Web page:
Declare War On The Cold Front!

You know, this might just be true:

“We decided to use Hitler because as soon as you see him, you think of Germany. It leaves a deep impression,” said Shen, who works in the company’s planning and design department.

Shen said the company had not been worried that the public would have a negative reaction to an ad that features a man who oversaw the killing of millions of Jews during World War II.

“Most people in Taiwan are not that sensitive about Hitler,” she said.

20 thoughts on “Declare War On The Cold Front!”

  1. The history of the world must be littered with murderous dictators that we in the west don’t care about because we aren’t really aware of them. Even the ones we are aware of tend to be regarded as less horrifying the further back in history they were. There are still people alive who were around during WW2 and I think that this makes a difference but in a few decades there won’t be any left. Also, I bet Stalin would get a free pass.

  2. Mmmm… But look at the number of products are marketed around the concept of the Sumurai The katana’s iconic. But it’s the Samurai militaristic culture got the Japanese into WW2. Led to the atrocities inflicted on its victims. Yellow man good?

  3. Hilarious! A good bunch, the Taiwanese, incidentally. Being occupied by Japan, but avoiding the commies did them the world of good.

  4. BiS

    Technically the samurai as a caste were abolished with the modernization of Japan and Meiji Restoration. While some samurai families ended up in charge of the military and the country (the Meiji oligarchs), the samurai as the exclusive warrior caste ended in the 19th century – the creation of modern Japan introduced conscription and nation building. The last holdouts for the old order samurai were defeated in the aftermath of the Meiji Restoration – the historical backdrop to the awful Tom Cruise movie “Last Samurai” – the Satsuma Rebellion.

    Japanese military adventurism has a variety of roots. One interesting point tied to Tim’s original story (which is from a 1999 news story btw) is the Japanese choice to hire German military advisers during their modernization in the late 19th century – the idea that they would have hired a Yank as in the last Samurai movie is laughable. One amusing point is that the Japanese originally hired French advisers – based on the paramount reputation of Napoleonic armies, only to fire them when the French lost the Franco-Prussian war in 1871, replacing them with Germans instead. As it happens the Nationalist government in China in the interwar years also engaged German advisers, meaning that the Kuomintang (who ran postwar Taiwan) were allied to the Germans in the pre-war period. So Chinese nationalist soldiers can be seen wearing German gear in fighting with the Japanese.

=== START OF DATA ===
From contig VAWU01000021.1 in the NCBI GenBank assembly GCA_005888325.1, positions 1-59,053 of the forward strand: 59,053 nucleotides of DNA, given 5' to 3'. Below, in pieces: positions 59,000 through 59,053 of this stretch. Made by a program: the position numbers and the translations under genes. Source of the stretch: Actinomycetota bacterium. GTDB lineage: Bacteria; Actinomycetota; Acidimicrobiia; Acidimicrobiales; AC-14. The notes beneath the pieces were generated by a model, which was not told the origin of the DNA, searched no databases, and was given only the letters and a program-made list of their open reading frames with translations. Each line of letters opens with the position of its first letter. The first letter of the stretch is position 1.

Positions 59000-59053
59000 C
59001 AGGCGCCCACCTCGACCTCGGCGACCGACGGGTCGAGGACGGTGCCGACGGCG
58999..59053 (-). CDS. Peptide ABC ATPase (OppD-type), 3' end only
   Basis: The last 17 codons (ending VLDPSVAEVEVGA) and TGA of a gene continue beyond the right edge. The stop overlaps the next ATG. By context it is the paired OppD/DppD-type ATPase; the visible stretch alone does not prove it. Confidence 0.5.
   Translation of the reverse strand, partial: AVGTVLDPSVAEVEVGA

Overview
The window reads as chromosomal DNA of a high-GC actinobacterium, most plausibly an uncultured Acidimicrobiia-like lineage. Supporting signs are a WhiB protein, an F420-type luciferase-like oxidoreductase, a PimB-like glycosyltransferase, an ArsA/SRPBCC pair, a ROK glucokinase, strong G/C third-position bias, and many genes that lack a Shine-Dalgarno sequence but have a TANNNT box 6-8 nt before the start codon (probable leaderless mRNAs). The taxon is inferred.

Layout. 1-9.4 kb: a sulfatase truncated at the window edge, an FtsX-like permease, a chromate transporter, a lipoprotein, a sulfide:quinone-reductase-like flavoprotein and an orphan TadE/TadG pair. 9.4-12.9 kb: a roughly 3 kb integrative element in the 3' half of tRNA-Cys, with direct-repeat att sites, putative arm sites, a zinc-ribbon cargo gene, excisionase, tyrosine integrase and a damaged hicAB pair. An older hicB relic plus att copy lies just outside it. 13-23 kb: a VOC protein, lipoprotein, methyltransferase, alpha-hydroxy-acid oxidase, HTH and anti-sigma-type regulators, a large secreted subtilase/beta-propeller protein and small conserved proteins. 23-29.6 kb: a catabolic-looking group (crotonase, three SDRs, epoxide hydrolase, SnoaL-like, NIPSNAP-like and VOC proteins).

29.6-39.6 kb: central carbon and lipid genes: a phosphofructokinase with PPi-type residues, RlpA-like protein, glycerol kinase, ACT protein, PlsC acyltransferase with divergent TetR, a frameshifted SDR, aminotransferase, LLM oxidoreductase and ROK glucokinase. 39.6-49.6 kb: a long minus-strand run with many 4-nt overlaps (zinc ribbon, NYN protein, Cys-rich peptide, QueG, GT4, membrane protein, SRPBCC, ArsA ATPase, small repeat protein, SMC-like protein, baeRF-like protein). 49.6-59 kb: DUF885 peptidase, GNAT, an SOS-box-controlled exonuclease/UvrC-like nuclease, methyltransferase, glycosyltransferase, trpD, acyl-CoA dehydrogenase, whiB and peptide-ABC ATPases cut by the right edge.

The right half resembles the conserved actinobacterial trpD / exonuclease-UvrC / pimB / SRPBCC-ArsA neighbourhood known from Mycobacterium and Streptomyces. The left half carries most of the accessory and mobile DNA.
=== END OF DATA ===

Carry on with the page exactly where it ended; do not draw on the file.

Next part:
https://en.wikipedia.org/wiki/Sino-German_cooperation_(1926%E2%80%931941)

  5. It can’t be more than a couple of decades from now that Henry Ford is marked as an evil entrant in our public history. Never mind that he helped abolish serious horse travel, he brought that horrid petrol motor car to the masses.

  6. I can see where the Hitler-figure will immediately conjure up the image of Germany, even in Asia.

    Whether it’s a good association remains to be seen, especially when you realise Hitler’s war against the “cold front” ended in disaster…

  7. Stonyground,

    Most leaders around the world were pretty beastly until the last 100 years or so, some less. It’s mostly about industrialization that civilises. People getting rich with making things rather than getting land. When you get the land, it’s generally someone else’s land, so you have to get rid of them for your people.

    Two things about Hitler
    1) he’s the first bad guy that was filmed and the first whose atrocities were filmed and there haven’t been many since. The conquistadors weren’t filmed and you probably couldn’t pick Pol Pot out of a crowd.